Researching a College: Grinnell a Case Study

The better you know prospective campuses, the better you can figure out which might fit in with your postsecondary expectations. If you don’t have any or few expectations formed as yet, doing some research will get your thoughts of college into motion.

A good place to begin a search is with guides such as Fiske, Princeton Review, The Ultimate Guide to America’s Best Colleges, and the Yale Daily News Insider’s Guide to Colleges. Many high school counseling offices and public libraries have these on their shelves.  The ubiquitous Fiske Guide to College contains a useful questionnaire for  the size, location and academics & extracurricular you might prefer.  

Supposing you narrowed your interests down to small liberal arts colleges with a solid track record of academic achievement, you might begin looking at such schools not only in California, but in the Midwest, the East, and possibly the South. Chances are one school that will pop up is Grinnell College in Iowa.  Right after Carleton, it’s one of the top liberal arts colleges in the region.  

From the guides you’ll learn it’s small, 1700 undergraduates and mandates a 1st semester writing tutorial modeled after the writing program at Oxford. With the assistance of a faculty advisor you may begin to design a major, or select among the 500 courses within 26 different majors across 11 concentrations.   

A quick analysis of the financial aid offerings can best be found at College Navigator, which is the website of the NCES, and has exact information on the average financial aid packages offered in the recent school year. Of the recent round of admits, 93% received financial aid with the average package of $31,000. Grinnell has an endowment of $1.83 billion, which until 2011 was run by Warren Buffett; on a per student basis, this is one of the wealthiest colleges in the country.   Now we’re off to the races to learn all we can about the alluring corn fields of Grinnell.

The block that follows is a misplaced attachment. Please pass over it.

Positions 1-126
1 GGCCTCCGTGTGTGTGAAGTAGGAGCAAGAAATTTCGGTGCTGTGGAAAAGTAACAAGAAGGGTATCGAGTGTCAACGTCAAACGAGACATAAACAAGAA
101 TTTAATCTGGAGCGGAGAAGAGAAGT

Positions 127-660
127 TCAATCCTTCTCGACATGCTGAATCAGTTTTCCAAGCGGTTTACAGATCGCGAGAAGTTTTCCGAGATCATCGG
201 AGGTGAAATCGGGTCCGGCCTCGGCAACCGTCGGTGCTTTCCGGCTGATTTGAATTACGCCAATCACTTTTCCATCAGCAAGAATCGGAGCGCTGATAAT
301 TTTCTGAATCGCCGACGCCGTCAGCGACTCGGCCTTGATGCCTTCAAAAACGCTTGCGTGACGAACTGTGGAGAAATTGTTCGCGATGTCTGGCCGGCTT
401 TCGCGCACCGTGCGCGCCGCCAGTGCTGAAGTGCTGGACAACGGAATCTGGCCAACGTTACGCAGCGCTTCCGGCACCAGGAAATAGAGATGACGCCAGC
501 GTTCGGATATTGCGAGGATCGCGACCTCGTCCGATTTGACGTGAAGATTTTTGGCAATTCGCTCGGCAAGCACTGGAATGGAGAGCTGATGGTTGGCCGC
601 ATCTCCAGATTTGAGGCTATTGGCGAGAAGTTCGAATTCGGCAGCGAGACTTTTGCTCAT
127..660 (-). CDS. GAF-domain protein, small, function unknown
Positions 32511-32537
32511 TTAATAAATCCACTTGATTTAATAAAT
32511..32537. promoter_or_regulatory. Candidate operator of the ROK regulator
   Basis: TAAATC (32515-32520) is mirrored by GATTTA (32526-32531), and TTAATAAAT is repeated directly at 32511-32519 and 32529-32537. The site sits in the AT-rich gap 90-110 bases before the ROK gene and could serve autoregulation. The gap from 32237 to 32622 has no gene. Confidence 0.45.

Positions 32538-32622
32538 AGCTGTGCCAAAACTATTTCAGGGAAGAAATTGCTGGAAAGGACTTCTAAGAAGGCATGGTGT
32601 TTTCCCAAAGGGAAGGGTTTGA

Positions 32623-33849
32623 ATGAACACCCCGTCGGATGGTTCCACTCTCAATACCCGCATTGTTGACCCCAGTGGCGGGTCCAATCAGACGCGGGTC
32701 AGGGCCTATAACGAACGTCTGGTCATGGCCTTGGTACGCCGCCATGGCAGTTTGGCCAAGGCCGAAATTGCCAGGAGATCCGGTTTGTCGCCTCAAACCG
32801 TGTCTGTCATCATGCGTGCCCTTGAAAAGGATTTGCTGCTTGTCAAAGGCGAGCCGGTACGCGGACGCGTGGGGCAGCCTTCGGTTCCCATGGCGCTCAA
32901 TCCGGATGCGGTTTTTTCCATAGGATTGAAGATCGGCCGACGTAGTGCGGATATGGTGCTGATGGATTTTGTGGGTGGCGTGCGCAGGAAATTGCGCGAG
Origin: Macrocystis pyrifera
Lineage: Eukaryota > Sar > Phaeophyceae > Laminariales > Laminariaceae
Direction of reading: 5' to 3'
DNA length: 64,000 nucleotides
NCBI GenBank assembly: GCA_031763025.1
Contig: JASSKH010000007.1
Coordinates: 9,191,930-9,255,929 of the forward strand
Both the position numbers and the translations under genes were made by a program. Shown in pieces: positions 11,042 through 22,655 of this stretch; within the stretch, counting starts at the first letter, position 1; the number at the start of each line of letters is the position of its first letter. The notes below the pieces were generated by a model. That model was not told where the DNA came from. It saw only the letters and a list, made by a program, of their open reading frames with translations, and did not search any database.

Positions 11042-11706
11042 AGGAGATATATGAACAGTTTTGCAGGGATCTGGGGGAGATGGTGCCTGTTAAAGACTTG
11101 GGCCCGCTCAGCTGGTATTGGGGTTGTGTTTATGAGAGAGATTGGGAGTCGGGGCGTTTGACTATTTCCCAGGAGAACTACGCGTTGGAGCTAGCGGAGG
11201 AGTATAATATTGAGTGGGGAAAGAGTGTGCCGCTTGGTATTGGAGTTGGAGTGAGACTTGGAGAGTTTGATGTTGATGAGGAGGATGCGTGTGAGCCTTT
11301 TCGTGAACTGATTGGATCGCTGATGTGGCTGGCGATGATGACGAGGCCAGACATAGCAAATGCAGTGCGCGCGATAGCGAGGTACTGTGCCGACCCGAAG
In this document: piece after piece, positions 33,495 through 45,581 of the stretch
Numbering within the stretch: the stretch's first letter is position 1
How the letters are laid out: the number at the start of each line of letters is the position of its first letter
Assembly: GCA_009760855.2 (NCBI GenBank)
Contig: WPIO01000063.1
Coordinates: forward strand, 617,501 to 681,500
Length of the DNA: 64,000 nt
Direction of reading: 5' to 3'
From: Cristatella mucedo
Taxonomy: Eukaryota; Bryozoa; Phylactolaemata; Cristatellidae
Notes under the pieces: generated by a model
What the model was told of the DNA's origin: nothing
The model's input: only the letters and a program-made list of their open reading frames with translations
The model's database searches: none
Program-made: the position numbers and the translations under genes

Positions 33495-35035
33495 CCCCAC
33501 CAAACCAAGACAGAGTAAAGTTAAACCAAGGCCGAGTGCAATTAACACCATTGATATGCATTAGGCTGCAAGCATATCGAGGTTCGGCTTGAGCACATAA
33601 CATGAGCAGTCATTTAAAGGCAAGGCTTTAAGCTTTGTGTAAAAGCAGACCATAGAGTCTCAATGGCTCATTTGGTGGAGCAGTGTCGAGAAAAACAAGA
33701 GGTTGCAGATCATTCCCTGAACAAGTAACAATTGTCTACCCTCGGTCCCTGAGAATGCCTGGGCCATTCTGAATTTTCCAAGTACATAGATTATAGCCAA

One source that I have found useful is Wikipedia. Its Grinnell write up is engaging—especially regarding Grinnell’s history. The College’s namesake, Joshua Grinnell, an abolitionist minister, was told by Horace Greeley in 1846 to “go West young man”. He did and established the college, which later moved to its current home in Grinnell, Iowa.  Most of the alumni and faculty perished in the Civil War, only to face a Cyclone in 1882 that wiped out the campus.  

Looking at Grinnell’s own website you’ll find ‘Grinnell at a Glance’, which is a flood of facts: 9:1 student to faculty ratio, 7th nationally in the percentage of PhDs per graduate, 15th for graduating female PhD earners, 11 Fulbright’s garnered in 2014, and  51% of Grinnellians have an advanced degree 10 years after graduation.

While many consider Division III athletics unexciting, over a third of Grinnell students participate in varsity athletics. Moreover, Wikipedia describes how Grinnell plays its own brand of basketball: continual full court press and a full line change every 35-40 seconds (like hockey). One of the Grinnell stars, Jack Taylor, scored 138 points in a 179-104 victory over Faith Baptist Bible; he is the only NCAA basketball player ever to have two 100-point basketball games to his credit.

The college has the wherewithal to recruit the best faculty (its professor average rating is 3.83 on Rate My The resources of the Burling Library alone, with its 1 million volumes, its bathroom graffiti (officially encouraged), Jungle Gyms and Amoeba Tables, Media room with over 7,000 documentaries and 22,000 audio recordings, exemplifies the weirdness yet abundant resources Grinnell offers it students.    

With a few college guides, a computer or Smartphone to access College Navigator, the Grinnell website, Wikipedia, and Rate My Professor, we’ve discovered a lot about Grinnell. If you’re drawn to a place that nurtures original thought, action and is capable of channeling idiosyncratic behavior, Grinnell warrants consideration.